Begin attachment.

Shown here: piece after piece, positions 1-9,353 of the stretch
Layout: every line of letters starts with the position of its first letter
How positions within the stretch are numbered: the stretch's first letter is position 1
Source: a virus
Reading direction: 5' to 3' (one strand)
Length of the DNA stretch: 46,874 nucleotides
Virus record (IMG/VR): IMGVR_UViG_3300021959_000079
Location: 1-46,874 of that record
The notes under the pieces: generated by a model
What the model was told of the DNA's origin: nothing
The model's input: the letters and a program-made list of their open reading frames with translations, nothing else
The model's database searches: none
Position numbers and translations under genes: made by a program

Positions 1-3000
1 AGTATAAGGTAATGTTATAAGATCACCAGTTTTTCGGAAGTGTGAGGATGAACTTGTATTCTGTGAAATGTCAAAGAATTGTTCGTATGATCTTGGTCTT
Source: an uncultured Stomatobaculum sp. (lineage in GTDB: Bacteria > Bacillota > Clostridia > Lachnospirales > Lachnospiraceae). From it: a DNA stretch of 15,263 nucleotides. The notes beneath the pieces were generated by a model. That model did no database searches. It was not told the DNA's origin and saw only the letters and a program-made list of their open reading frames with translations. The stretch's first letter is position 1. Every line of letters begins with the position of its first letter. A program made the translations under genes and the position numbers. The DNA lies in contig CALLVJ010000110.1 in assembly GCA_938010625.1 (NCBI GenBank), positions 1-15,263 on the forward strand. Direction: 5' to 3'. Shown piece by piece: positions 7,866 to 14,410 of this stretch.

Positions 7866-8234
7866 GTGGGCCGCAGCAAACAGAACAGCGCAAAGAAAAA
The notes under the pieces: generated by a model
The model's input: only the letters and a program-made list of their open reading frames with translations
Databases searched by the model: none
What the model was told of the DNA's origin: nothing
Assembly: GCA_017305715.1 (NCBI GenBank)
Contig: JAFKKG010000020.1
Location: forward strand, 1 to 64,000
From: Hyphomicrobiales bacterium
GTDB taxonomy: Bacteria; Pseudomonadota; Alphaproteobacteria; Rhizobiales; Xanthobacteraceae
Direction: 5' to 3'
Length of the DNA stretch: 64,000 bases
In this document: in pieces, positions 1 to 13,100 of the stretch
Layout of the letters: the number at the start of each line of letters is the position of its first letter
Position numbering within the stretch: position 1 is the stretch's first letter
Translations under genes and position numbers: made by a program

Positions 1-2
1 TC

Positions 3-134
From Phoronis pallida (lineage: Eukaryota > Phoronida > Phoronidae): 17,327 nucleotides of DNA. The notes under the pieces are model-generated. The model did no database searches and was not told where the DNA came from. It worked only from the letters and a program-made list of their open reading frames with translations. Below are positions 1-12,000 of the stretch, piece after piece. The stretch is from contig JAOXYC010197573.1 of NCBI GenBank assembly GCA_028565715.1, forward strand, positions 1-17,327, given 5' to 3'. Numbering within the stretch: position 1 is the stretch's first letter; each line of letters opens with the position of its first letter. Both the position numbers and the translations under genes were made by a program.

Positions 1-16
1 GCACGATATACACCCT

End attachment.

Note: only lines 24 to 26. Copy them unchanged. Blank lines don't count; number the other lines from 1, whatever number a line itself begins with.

Contig: JAFKKG010000020.1
Location: forward strand, 1 to 64,000
From: Hyphomicrobiales bacterium